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Students' dynamic geometric reasoning about quantum spin-1/2 states Documents

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Students' dynamic geometric reasoning about quantum spin-1/2 states 

written by Hunter G. Close, Catherine C. Schiber, Eleanor W. Close, and David Donnelly

Quantum states are traditionally cognitively managed exclusively with algebra rather than geometry. One reason for emphasizing algebra is the high dimensionality of quantum mathematical systems; even spin-1/2 systems require a 2-d complex number space for describing their quantum states, which can be hard to visualize. Using "nested phasor diagrams," which use nesting to increase the dimensionality of graphic space, we taught undergraduate students to represent spin-1/2 states graphically as well as algebraically. In oral exams, students were asked to identify which spin-1/2 states, expressed arithmetically, would generate the same set of probabilities as each other (i.e., they are the same except for a different overall phase factor). Video records of oral exams (N=13) show that no student performed this task successfully using an algebraic method; instead, all successful students solved the problem graphically. Furthermore, most students who were successful used a certain gesture to solve the problem.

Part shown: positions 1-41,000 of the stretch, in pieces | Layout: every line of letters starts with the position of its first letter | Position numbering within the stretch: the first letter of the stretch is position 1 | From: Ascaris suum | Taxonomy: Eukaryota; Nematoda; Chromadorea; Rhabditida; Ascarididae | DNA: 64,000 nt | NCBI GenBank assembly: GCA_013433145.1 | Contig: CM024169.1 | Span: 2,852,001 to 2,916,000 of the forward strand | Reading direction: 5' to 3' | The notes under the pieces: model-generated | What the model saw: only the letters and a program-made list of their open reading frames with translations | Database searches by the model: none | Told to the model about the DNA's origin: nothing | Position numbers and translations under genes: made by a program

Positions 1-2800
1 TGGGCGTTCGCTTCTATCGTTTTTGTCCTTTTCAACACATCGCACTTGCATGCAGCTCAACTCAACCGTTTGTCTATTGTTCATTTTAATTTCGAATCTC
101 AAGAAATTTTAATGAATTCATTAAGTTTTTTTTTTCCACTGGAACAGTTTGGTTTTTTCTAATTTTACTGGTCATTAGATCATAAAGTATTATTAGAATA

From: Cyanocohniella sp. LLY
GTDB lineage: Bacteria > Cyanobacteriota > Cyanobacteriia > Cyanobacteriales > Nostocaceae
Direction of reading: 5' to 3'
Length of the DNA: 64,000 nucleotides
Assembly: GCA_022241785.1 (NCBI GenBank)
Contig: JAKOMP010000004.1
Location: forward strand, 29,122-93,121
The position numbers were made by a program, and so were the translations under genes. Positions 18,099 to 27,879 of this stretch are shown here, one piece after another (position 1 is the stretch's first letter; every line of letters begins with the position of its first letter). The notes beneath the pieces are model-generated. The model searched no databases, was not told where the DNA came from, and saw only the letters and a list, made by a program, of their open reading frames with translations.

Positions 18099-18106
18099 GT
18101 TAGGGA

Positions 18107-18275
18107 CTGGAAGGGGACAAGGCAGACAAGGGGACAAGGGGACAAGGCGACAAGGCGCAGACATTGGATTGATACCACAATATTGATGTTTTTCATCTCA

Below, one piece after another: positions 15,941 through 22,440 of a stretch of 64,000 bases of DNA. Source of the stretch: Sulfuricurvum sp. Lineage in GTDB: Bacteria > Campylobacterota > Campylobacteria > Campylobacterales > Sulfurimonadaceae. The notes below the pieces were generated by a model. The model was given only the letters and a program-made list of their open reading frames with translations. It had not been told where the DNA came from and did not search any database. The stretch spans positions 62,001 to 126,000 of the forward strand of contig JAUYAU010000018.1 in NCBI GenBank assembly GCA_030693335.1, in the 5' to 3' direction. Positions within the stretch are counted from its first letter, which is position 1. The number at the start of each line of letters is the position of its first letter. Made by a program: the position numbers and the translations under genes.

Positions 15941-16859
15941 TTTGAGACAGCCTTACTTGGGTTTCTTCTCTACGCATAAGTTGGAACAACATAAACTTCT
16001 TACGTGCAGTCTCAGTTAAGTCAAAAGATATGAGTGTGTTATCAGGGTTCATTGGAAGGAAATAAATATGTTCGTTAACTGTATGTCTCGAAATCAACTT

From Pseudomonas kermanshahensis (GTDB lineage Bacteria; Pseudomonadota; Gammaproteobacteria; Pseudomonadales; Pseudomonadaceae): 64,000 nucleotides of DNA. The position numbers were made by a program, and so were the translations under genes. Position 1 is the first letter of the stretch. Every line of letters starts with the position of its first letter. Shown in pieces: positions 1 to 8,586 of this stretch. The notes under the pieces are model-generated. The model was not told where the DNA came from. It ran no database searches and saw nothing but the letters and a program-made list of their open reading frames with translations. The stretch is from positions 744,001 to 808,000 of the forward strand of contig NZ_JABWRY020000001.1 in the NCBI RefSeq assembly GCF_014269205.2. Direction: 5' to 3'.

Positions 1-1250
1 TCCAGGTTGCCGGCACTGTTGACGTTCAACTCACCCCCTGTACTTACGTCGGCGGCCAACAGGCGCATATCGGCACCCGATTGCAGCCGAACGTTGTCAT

Published February 1, 2014
Last Modified January 29, 2014

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